Articles of Note

Today, we continue a list of article links we’ve noticed this week.  We hope they are helpful.  Please let us know if there is a particular topic you would like to see more articles about.

  • Do you tweet?  The following article details the value of social media in recruiting in a unique and readable graphic format.  Aerotek also lists ways that you can make your various social media platforms work for you.

“Using Social Media to Optimize the Job Search”

  • Are you wondering what your skills are?  Spend time exploring this great resource through Career Key that allows you to process through and consider the skills you have.

  • Considering the essential pieces necessary for a well-prepared job search?  Read this article from U.S. News detailing specific items needed when on the job hunt.

Baylor University Office of Career and Professional Development does not specifically endorse or support all articles and website links that may be found within these websites.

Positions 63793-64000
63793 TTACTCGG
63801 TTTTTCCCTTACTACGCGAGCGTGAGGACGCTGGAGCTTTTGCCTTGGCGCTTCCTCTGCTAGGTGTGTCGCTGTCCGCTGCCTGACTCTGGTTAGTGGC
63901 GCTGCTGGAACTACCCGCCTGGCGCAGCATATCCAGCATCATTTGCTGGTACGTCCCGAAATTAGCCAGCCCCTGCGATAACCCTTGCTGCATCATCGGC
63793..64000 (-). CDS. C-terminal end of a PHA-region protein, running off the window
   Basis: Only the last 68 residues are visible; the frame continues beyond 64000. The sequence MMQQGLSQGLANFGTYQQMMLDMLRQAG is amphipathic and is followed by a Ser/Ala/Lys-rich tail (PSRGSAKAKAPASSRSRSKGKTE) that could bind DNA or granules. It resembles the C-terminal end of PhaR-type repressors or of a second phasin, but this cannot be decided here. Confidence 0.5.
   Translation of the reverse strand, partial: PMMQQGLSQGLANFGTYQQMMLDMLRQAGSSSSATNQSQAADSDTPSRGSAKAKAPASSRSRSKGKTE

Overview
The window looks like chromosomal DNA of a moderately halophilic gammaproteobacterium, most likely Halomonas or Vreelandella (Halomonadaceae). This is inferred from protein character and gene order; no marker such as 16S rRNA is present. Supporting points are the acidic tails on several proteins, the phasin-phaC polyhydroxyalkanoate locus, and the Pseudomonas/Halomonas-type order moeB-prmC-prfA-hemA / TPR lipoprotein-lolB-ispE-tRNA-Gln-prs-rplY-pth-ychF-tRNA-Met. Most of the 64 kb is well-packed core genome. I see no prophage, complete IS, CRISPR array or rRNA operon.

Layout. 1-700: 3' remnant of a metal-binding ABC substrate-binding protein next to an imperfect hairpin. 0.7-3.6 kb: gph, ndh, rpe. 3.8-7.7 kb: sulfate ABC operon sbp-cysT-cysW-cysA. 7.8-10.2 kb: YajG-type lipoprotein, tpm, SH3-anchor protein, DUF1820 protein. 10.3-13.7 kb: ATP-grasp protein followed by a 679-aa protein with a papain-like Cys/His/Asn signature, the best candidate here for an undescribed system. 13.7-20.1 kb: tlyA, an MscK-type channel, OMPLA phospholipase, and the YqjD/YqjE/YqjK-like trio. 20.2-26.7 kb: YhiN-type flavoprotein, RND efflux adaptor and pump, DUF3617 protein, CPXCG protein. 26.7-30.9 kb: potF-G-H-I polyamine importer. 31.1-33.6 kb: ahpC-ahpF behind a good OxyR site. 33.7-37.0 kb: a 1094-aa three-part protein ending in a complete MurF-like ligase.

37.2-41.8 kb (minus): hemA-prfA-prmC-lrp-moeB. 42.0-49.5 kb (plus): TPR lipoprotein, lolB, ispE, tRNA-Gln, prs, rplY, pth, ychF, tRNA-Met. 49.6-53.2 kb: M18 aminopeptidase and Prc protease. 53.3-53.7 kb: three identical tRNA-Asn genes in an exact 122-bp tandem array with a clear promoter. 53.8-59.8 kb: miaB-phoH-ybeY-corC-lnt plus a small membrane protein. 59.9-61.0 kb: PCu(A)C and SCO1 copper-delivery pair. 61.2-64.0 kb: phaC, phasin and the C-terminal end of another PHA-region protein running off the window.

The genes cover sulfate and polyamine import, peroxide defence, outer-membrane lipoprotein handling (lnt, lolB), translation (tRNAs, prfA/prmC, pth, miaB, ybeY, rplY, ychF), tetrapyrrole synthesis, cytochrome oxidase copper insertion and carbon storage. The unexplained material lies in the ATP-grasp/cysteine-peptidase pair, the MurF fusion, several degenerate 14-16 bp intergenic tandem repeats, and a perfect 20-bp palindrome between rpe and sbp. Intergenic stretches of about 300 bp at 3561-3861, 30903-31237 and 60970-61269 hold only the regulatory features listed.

Last-Minute Preparations for the Career Fair

As you prepare for the Spring Internship and Career Fair, make sure you review some of the excellent resources available to you through the Office of Career and Professional Development:

Remember, the career fair is intended for students of all classifications and majors.  For undecided students, working at a summer job or internship can be an excellent way to explore potential careers.

See you at the fair!

In Their Own Words

This week, we continue our alumni profile series by hearing from Mark Firmin, B.A. ’06, M.A. ’08.  Thank you so much, Mark, for sharing your experience with us!

MYM:  What led you to consider pursuing your current field of work?

Mark Firmin: